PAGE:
Indian Ocean Tsunami Warning System: An Intergovernmental Endeavor

Oceanographic buoys

© NOAA Corps/E. Christman
Tsunami warning system

“Following the  earthquake  [12 September 2007] which occurred off the coast of Indonesia, I had the information on my table within fifteen minutes, enabling us to evaluate and take a decision to evacuate the coastal area. Within forty-five minutes, the authorities were able to get the people out of coastal areas using the systems put in place after the tsunami.” 

- Mahinda Samarasinghe, Former Minister of Disaster Management and Human Rights, Sri Lanka

The Indian Ocean tsunami (26 December 2004) killed over 230,000 people, displaced more than one million people, and left a massive trail of destruction along the coasts of the affected countries.      

Recognizing the need for an early warning system, the Indian Ocean Member States turned to the Intergovernmental Oceanographic Commission (IOC) of UNESCO to form an Intergovernmental Coordination Group (ICG) to implement an Indian Ocean Tsunami Early Warning and Mitigation System (IOTWS), and in other oceans as well.     

Since the Indian Ocean tsunami tragedy, considerable progress has been made in the installation of vital earthquake and tsunami detection equipment.  The implementation of the core components of the IOTWS, with further seismic and sea level monitoring capacity being added to the core networks has been complemented with a 24/7 network of very active Tsunami Warning Focal Points (TWFPs) that communicate with each other and perform frequent communication tests.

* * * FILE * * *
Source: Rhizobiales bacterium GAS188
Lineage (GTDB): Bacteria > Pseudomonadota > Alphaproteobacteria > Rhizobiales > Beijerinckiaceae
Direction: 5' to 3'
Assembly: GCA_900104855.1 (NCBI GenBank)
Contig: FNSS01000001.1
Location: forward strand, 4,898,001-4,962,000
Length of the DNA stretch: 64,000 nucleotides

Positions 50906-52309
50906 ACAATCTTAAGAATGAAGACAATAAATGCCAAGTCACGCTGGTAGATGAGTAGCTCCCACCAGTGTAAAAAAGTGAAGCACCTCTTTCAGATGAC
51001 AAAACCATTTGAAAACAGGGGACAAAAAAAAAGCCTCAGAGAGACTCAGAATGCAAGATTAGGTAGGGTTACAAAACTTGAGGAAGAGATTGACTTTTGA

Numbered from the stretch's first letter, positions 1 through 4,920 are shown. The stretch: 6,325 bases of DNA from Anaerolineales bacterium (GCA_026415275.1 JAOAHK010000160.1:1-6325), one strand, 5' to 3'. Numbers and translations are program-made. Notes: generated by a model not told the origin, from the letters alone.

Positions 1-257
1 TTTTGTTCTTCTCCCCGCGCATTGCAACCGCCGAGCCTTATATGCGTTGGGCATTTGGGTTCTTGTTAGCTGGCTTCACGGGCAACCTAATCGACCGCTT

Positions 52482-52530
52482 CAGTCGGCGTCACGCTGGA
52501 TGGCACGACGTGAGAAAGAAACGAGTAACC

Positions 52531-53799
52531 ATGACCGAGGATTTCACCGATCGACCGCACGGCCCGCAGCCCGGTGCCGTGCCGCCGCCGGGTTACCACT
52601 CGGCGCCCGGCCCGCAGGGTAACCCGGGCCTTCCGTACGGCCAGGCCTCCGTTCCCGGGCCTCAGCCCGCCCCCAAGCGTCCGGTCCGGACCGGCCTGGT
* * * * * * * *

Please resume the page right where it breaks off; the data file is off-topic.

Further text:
Significant progress also has been made towards establishing a network of Regional Tsunami Watch Providers (RTWPs), to replace the Interim Advisory Service.  India began operating its national system in June 2008, followed by Australia, Malaysia and Indonesia that same year.    

While national governments have primary responsibility for defining and implementing national preparedness procedures, UNESCO/IOC has been supporting the development of technical, educational and communication plans that are scientifically based and culturally adapted. The governance model of the regional ICGs has provided important insights into establishing systems responsibly within nationally owned end-to-end systems.

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